Charles I waged civil wars that cost one in ten Englishmen their lives. But in 1649 Parliament was hard put to find a lawyer with the skill and daring to prosecute a king who claimed to be above the law. In the end, they chose the radical lawyer John Cooke, whose Puritan conscience, political vision, and love of civil liberties gave him the courage to bring the king to trial. As a result, Charles I was beheaded, but eleven years later Cooke himself was arrested, tried, and executed at the hands of Charles II.
Geoffrey Robertson, a renowned human rights lawyer, provides a vivid new reading of the tumultuous Civil War years, exposing long-hidden truths: that the king was guilty, that his execution was necessary to establish the sovereignty of Parliament, that the regicide trials were rigged and their victims should be seen as national heroes. Cooke's trial of Charles I, the first trial of a head of state for waging war on his own people, became a forerunner of the trials of Augusto Pinochet, Slobodan Milosevic, and Saddam Hussein. The Tyrannicide Brief is a superb work of history that casts a revelatory light on some of the most important issues of our time.
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October 08, 2007
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Excerpt from The Tyrannicide Brief by Geoffrey Robertson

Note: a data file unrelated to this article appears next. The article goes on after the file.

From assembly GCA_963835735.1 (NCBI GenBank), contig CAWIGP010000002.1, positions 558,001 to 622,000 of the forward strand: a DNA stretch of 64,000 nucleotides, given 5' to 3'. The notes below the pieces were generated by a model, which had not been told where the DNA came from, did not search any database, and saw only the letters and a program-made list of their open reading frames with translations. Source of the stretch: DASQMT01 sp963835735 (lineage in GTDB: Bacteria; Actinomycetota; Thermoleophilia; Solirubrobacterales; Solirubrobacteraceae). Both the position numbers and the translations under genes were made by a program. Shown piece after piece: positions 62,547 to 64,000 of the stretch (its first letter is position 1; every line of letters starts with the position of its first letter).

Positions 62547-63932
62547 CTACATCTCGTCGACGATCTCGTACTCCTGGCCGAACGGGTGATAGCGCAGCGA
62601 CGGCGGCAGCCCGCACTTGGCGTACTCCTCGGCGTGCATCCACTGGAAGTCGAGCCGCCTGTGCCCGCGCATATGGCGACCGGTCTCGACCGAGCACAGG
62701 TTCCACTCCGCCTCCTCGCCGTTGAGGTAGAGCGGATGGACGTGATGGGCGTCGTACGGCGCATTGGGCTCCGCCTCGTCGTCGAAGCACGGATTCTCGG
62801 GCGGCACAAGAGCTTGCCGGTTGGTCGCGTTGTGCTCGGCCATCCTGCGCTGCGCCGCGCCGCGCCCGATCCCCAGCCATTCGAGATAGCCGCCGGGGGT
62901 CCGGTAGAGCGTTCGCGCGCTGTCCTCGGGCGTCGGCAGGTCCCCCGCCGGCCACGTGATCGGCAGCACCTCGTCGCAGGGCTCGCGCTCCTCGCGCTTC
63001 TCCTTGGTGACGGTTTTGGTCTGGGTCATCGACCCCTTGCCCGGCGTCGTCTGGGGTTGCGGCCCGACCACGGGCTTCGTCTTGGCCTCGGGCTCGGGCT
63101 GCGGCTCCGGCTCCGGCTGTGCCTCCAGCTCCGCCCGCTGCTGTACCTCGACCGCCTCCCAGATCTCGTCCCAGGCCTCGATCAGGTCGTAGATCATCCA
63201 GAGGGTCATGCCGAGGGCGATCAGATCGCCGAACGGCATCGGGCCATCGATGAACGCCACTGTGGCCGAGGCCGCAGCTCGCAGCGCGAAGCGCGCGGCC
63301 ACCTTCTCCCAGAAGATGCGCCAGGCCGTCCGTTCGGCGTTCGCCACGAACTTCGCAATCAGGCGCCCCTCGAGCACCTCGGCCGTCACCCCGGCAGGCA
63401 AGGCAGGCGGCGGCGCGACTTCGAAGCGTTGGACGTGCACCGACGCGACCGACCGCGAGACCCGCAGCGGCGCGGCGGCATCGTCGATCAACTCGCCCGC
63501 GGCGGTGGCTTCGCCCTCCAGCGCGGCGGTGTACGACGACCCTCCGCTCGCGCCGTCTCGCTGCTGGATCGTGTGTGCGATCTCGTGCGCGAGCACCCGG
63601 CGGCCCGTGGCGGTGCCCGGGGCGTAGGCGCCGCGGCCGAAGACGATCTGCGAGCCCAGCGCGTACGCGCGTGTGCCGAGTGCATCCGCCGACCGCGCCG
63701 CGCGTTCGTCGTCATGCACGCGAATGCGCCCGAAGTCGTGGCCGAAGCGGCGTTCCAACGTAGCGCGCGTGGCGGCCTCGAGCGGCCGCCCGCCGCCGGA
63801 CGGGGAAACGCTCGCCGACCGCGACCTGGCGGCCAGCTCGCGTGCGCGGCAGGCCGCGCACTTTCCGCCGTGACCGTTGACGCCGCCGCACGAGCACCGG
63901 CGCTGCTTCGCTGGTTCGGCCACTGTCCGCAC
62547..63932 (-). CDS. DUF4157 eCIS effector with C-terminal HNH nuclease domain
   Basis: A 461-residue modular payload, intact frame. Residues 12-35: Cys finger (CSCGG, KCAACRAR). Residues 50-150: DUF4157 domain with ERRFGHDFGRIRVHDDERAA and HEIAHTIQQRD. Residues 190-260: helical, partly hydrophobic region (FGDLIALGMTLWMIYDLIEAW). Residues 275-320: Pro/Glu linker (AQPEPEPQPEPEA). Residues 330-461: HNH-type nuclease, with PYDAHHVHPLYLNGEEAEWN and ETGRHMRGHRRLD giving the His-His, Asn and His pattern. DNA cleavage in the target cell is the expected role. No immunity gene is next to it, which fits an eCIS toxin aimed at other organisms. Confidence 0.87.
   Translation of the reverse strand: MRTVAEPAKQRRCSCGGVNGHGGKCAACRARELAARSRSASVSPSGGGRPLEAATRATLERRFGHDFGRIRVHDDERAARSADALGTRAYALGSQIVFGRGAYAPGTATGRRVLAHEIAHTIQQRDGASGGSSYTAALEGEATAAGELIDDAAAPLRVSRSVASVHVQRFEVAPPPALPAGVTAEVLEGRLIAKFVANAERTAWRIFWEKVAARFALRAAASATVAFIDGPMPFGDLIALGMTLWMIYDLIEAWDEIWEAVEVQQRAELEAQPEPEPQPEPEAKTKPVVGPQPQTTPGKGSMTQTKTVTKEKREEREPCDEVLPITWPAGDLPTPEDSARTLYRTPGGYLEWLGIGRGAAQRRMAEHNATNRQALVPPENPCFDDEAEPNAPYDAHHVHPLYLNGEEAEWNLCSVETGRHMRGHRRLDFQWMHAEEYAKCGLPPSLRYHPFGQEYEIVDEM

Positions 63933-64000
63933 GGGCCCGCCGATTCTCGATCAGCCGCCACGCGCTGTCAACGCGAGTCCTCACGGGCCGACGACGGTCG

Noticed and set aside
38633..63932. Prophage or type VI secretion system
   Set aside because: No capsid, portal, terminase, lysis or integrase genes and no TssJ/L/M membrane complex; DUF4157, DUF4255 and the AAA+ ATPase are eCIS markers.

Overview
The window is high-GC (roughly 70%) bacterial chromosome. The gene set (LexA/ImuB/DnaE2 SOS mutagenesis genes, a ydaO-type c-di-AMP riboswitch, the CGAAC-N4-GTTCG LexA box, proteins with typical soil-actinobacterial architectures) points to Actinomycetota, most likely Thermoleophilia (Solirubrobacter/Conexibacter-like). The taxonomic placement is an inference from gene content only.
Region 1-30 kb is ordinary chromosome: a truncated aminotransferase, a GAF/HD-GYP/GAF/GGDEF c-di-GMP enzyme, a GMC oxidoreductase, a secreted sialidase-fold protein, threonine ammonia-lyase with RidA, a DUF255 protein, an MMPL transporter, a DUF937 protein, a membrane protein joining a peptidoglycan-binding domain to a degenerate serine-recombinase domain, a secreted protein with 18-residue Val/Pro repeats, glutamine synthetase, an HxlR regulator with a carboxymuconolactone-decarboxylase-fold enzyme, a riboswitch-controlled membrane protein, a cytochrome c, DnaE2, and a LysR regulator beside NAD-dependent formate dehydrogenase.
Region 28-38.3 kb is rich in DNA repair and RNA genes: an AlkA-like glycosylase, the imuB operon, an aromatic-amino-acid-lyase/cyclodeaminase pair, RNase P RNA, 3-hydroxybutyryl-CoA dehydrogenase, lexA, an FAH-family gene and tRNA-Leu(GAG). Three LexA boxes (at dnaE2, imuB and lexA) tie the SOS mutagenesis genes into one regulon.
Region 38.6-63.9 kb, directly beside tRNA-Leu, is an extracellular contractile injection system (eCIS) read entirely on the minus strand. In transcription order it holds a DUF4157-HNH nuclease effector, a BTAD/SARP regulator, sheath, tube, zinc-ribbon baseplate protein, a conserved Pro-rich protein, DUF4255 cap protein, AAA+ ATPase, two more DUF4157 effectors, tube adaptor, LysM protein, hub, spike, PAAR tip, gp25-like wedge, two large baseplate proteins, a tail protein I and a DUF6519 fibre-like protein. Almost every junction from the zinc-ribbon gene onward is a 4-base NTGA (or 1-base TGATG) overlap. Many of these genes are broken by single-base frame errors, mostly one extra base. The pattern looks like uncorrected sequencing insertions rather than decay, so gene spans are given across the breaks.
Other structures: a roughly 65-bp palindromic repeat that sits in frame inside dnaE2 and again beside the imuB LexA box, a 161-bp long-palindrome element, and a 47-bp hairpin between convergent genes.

The first recorded existence of John Cooke is in the register of All Saints church in the village of Husbands Bosworth, just south of Leicester. Here he was baptised on 18 September 1608, an indication that his birth had taken place a few days before. He came from poor but healthy farming stock: his father, Isaac Cooke, was twenty-five, and would live until the age of seventy-four. Isaac was one of twelve children of Abraham Cooke, who would die in 1620 at a similar age. If John could come through his early years, in this period when a third of all infants died before reaching five, he could be expected to live through all the seven ages of man predicted by Shakespeare, at this time writing his final plays for the London theatre. His family were God-fearing farmers, with allotments that dotted the countryside for twenty miles to the town of Burbage. Husbands Bosworth was named for all its husbandmen – tenant farmers whose smallholdings sustained their families but little else – and that would have been his parents’ expectation for baby John. What mattered most to Isaac and Elizabeth was that he would live an abstemious and pious life, his ability to do so being regarded as an outward sign that he was one of the ‘elect’ predestined for paradise when the Son of God returned to claim the earth. This mattered so much to these Puritan parents that for the baptism of their first-born they had travelled from their own farm, just outside Burbage, where the rector was a well-connected Anglican who obeyed the bishop, to Elizabeth’s austere family church. Its minister was willing to dispense with ‘impure’ rituals, like motioning the sign of the cross over the head of the baptised infant. That such a tiny gesture could become a major bone of contention between the bishops of the Church of England, who were sticklers for rituals and symbols, and those Puritan worshippers who wished to ‘purify’ the Church of all such distractions, was typical of the internecine squabbling that had rent the Anglican religion. Puritans like the Cookes were thick on the ground in the Midlands and the eastern counties and many local ministers were sympathetic to their preference for deritualised worship, which was anathema to King James and his bishops. James I had been invited from Scotland (where he ruled as James VI) to take the English throne on Elizabeth I’s death in 1603. The optimism among Puritans in England that a man from the austere Calvinist Kirk would look sympathetically on their similar form of worship had soon been dashed: James was obsessed with his God-given right to rule as an absolute prince, through a hierarchy supported by archbishops and bishops, alongside his councillors and favourite courtiers. From the outset of his reign he urged the Anglican authorities to discipline ministers who refused to follow approved rituals or who spoke on politics from the pulpit. James I was very far from being ‘the wisest fool in Christendom’: he was highly educated and very canny, and he knew exactly where the Puritans’ hostility to hierarchy in their church would lead: ‘no Bishop, no King’. James warned his son to ‘hate no man more than a proud Puritan’. He did not persecute them, but encouraged the Church to discriminate against them and to sack their ministers. The King’s edicts, on matters of Sunday observance in particular, were often at variance with the strict moral code of these godly communities, and the profligacy and debauchery of his court further outraged them. As John Cooke grew up, there was much prurient gossip amongst the faithful about a monarch who claimed divine authority yet who maintained a luxurious and licentious court, financed by selling titles and monopolies, and who boasted that his favourite pastimes were ‘hun